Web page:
Home desks. Bicycles. Furniture. We’re not going to buy as many of those as the pandemic eases and we resume dining in restaurants, traveling by air and going on vacation, according to HSBC economist James Pomeroy.
“We’re starting to think about what is going to drive growth this year,” Pomeroy said in a conversation with FreightWaves founder and CEO Craig Fuller during Global Supply Chain Week. “If you go into the consumer spending data in any economy, you can see the sectors where the spending growth has been the strongest. And it’s all thick one-offs.
“The [consumer] goods market had an unbelievable 2020 because of the adjustment that people had to make,” he said. “It’s hard to say how much demand for them comes back. You could see a switch where you start going back into more nondurable goods spending, such as clothing, which had a really, really bad 2020.”
Even apparel demand may not recover much because so many people work from home. Zoom video calls rarely focus the camera below the head and shoulders. Comfort rules. And that means loose-fitting, casual wear as opposed to dress jeans, dresses and suits.
We’ll still buy paint and other home improvement products. But the service economy is due for a recovery and will rise as consumer goods demand moderates.
Where we live
An exodus from big cities to smaller towns and suburbs accelerated because of the pandemic. Pomeroy foresaw this happening around 2030. In a research report last June, he asked what would happen if we stopped commuting as much because of the pandemic.
“If you think about, particularly in the developed world, who moves to cities, who lives in cities, it’s young people,” he said. “And young people are a smaller and smaller share of the population. The number of people turning 20 or turning 23, 24, 25 every single year in the U.S. and the U.K. and across the developed world is down every year.”
Combined with urban dwellers’ desire for more space to conduct pandemic-prompted remote work, the push toward urbanization eases.
“We didn’t expect it to happen so quickly,” Pomeroy said. “We’d been talking about 2030. And now we’re talking about 2020 and 2021.”
Relocations from cities like New York and San Francisco to places like Nashville, Tennessee, and Austin, Texas, mostly are professionals in higher-paying jobs.
Not everyone can afford to follow the trend.
“In your cities, you’ve got a change in the nature of that population that could be seen as a negative because you’re seeing a lot of wealth and money and people disappearing,” Pomeroy said. “But that money is also then going to places which are typically on lower incomes.”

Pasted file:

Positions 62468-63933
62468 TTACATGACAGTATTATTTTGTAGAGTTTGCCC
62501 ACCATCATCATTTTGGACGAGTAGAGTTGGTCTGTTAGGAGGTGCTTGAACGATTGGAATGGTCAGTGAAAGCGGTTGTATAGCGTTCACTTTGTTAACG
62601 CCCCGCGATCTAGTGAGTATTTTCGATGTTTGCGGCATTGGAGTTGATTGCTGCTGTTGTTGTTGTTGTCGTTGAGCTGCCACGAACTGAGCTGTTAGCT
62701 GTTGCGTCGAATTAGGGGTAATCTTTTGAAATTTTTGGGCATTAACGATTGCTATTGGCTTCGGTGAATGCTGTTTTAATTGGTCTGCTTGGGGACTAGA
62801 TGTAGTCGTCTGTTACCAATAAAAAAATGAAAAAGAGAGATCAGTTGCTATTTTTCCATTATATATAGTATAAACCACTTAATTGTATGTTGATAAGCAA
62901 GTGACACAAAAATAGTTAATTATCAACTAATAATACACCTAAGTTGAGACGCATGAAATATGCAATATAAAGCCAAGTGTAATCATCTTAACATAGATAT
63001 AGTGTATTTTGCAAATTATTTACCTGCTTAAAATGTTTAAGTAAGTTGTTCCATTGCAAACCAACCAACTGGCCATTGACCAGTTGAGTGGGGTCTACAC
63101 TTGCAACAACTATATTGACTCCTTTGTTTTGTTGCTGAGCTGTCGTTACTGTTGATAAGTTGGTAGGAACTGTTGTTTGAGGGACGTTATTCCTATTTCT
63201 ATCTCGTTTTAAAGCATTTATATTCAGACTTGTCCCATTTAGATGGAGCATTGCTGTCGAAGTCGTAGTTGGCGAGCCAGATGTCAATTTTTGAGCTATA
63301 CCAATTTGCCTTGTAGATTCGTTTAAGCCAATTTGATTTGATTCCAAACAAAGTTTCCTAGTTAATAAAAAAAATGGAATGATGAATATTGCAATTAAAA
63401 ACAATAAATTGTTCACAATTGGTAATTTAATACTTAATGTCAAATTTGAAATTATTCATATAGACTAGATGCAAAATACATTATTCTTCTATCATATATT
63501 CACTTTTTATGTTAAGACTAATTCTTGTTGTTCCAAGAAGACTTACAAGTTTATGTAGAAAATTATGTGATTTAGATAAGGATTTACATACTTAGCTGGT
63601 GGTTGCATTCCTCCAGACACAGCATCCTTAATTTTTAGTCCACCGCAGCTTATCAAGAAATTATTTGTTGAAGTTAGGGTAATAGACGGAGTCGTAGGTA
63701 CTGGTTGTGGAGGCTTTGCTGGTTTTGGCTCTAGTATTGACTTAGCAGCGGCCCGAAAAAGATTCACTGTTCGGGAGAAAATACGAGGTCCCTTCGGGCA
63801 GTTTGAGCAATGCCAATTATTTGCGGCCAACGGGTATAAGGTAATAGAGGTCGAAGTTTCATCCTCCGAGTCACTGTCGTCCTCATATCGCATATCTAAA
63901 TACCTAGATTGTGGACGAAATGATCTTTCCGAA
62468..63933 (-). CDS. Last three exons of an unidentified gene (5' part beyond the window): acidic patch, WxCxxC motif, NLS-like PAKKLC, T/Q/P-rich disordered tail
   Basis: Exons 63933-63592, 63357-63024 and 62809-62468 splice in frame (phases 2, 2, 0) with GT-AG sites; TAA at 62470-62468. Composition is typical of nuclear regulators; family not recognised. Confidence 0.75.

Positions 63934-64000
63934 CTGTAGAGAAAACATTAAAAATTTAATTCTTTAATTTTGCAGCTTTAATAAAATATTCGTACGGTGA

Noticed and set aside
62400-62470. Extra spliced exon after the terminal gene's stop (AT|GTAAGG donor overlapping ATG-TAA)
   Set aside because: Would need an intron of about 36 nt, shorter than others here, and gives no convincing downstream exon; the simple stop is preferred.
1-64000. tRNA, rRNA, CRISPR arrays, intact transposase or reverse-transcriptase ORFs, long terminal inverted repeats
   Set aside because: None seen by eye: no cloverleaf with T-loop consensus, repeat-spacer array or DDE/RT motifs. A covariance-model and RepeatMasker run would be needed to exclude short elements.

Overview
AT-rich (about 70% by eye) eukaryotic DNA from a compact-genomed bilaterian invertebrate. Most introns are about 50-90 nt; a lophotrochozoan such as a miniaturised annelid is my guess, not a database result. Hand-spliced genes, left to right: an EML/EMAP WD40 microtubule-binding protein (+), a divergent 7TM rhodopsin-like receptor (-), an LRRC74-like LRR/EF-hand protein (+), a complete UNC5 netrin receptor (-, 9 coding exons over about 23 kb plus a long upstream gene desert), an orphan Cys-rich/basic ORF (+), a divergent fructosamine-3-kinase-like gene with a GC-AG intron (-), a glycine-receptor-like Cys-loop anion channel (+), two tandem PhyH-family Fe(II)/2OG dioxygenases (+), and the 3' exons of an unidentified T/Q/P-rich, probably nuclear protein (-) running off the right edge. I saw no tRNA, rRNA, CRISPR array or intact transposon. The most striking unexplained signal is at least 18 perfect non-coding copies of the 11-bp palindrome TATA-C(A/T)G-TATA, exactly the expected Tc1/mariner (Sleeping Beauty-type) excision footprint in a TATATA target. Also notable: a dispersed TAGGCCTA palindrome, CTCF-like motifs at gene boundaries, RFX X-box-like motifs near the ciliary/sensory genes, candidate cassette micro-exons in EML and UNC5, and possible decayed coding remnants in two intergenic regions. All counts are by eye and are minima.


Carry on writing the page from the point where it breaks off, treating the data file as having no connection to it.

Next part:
Homeowners who realized tremendous appreciation in the value of their properties are able to call their shots.
“High-income households have been relatively unaffected. People who have done relatively well who have worked from home, stored up a fair bit of savings, haven’t spent as much going out and going on holiday can start to afford to move,” Pomeroy said.
Historically low interest rates are another advantage.
Home prices rise as rents fall
“What we’re seeing is this sort of equalization in housing prices between cities where prices are dropping or not going up and outside of those cities where prices are going up a lot,” he said.
Rental prices have dropped because urban demand has fallen. Pomeroy predicts rental prices are likely to stay low.
“You can see that clearly in the rental data,” he said. “Rental inflation in the U.S. and in many other parts of the world has calmed down a lot in the course of 2020 and is likely to stay substantially lower than it was previously. A lot of rental demand is driven by people who move to cities in the first place.”
The demographic shift is also leading to lower birth rates. Births dropped 15% in the U.S. and China in 2020.
“I’ve argued for a while that a lot of the fertility rates assumptions that are embedded into everyone’s population projections over the next few decades are wildly optimistic,” Pomeroy said.
Uncertainty about the future because of the pandemic, environmental concerns associated with having more children, later marriages and the number of women in the workforce all suggest lower birth rates.
“We’ve also got a massive economic crisis that’s falling disproportionately on those people in their 20s,” he said. “So that big economic crisis then weighs on the willingness and ability for people to have children or [as] many children in the coming years.”
One big idea
Pomeroy predicts online shopping will account for half of all retail sales by 2030.
“That sounds like a mad number,” he said. “And when I first said that people were like, ‘OK, it’s 10, 15% today. How does it get 50?’”
He gives the example of buying an airline ticket. Ten years ago, it might have been a face-to-face encounter at a travel agency.
“More and more of our spending patterns are going to adjust like they have in the last decade. I think that generational shift plays a big role in that too. I think 50% of retail sales online by 2030 may not be as ridiculous as it might sound first off.”